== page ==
In one sense, whichever company decides to take up the contract will be wading into uncharted territory: No insurer offers a comparable statewide plan in New Hampshire, and no other state that provides paid family leave has a voluntary, state-backed plan like Sununu’s plan.
But Bettencourt and other administration officials say they have consulted with insurers in private. The program is designed to attract them, Bettencourt said. And he said that it could inspire other insurers to offer their own statewide plans – independent of state support – years down the line.
“I think it’d be great if that happened,” he said. “If by putting this proposal forward it spawns a new industry in which there’s a lot of competition and a lot of players out there competing, I think that’s a great thing.”
Concerns over unknowns
For Sununu and Republicans, the dual approach – tax incentives and the state investment into the state employee pool and the stabilization fund – provides a more palatable version of paid family leave than a statewide mandatory system.
“It is in the public interest for the state to strategically use its purchasing power and tax expenditure authority to establish a marketplace in the state for advantageously priced FMLI wage replacement benefits,” the statute states in its preamble, referring to family and medical leave insurance.
But for advocates like Sears, the plan passed into law falls short of what an effective program should look like.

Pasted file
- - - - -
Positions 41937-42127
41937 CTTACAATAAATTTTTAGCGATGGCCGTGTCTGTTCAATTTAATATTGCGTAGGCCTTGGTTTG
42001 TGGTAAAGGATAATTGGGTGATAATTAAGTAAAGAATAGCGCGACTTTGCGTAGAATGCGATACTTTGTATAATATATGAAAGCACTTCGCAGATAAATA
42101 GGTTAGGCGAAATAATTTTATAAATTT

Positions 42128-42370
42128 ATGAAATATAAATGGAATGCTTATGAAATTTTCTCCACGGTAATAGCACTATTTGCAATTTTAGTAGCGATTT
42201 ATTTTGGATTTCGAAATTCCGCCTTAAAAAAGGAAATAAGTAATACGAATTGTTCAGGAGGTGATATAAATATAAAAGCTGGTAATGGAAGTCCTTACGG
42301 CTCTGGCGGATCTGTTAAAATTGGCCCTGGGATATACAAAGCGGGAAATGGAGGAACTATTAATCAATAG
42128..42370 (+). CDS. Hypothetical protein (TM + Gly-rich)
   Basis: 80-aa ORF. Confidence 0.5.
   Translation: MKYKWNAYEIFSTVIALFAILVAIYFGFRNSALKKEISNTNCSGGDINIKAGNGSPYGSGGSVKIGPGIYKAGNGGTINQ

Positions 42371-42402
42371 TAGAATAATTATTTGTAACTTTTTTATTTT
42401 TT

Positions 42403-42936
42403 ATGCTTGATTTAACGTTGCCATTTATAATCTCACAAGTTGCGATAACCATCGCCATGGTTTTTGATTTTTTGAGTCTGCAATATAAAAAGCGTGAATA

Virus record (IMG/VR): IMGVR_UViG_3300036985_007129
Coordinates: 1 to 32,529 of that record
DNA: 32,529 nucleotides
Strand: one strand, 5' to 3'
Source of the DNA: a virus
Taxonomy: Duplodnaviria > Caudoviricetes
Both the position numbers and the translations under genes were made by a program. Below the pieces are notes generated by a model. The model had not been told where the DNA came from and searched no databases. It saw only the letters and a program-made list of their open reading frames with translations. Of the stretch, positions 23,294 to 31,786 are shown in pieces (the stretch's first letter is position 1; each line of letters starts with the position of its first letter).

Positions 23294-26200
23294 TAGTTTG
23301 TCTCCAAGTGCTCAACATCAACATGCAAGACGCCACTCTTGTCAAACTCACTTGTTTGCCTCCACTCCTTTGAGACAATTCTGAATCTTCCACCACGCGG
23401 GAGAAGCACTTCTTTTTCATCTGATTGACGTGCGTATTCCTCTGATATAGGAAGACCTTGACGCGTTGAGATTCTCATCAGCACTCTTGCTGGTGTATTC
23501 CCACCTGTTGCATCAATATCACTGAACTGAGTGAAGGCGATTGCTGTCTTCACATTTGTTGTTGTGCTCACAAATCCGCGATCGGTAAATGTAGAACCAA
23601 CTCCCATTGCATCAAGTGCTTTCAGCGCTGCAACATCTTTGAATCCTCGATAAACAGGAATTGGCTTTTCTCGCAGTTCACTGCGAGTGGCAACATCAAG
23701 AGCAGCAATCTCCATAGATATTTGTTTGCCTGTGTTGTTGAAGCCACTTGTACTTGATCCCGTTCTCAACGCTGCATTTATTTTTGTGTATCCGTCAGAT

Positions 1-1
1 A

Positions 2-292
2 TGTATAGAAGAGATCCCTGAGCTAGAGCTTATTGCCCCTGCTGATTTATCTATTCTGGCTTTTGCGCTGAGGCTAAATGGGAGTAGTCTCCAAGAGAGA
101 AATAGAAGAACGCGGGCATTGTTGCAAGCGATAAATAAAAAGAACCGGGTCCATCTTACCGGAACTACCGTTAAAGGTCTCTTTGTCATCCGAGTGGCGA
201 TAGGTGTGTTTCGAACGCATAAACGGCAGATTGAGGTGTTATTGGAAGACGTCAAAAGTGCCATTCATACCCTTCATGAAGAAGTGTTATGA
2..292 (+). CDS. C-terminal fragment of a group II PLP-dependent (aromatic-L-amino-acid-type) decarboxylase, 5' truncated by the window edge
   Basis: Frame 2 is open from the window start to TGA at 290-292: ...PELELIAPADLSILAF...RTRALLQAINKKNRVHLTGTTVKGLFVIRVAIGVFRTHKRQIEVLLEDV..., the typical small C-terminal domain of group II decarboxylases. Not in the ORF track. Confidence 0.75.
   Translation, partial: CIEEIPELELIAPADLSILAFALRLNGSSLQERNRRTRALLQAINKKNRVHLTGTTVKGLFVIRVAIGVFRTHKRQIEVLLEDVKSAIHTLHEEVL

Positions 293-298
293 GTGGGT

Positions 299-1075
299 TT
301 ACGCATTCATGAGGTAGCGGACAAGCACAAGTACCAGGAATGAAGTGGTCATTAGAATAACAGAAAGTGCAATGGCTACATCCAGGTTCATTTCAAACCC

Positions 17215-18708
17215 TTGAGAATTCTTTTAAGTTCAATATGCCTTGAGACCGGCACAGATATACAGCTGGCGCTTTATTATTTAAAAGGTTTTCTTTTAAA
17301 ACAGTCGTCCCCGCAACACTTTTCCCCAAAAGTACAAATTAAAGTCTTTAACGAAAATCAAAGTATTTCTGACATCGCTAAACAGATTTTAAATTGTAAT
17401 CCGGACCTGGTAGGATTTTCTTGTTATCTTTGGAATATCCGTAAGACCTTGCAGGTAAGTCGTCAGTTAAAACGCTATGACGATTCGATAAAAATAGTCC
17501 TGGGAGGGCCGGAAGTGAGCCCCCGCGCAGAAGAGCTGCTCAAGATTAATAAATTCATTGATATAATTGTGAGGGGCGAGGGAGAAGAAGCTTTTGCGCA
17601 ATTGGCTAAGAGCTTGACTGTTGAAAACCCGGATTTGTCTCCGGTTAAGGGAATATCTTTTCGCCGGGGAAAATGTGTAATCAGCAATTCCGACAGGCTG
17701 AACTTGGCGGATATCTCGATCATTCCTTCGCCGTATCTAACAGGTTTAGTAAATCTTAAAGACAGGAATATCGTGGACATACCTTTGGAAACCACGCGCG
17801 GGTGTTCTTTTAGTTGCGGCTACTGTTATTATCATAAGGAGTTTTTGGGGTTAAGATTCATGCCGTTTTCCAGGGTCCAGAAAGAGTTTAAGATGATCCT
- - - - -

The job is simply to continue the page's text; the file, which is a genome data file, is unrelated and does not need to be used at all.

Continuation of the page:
“It fiddles around the edges with providing a monopoly to a single private insurer,” she said. ‘It fiddles around the edges with tax credits that will create unknown holes in our budget.”
To start, Sears says, the program contains an unknown funding structure. Though the statute lays out the process of paying state employees, the budget does not contain a direct appropriation line for the program. Instead, the program will have to use existing agency or general funds for its first six months of operations – until July 1, 2023.
On that date, a new two-year state budget, negotiated by a new Legislature and potentially a different governor, will have to decide how and whether to fund the program moving forward.
Depending on how state revenues shape up in two years, the next Legislature could have less money to spend than the previous one, which could tempt lawmakers to take an ax to the program, Sears said.
Alternatively, the costs of the premiums could exceed expectations, forcing the state to pour more money into the state employee policies in order to keep the individual pool policies capped at $5 a week.
There are more financial unknowns, Sears said. How much money is needed for the stabilization fund is difficult to firmly establish without a sense of how many businesses and employees will participate.
The state has not carried out any actuarial analyses for the latest version of the plan.
Meanwhile, the number of businesses that take up the tax credit is also uncertain, which could have revenue impacts for the state, Sears said.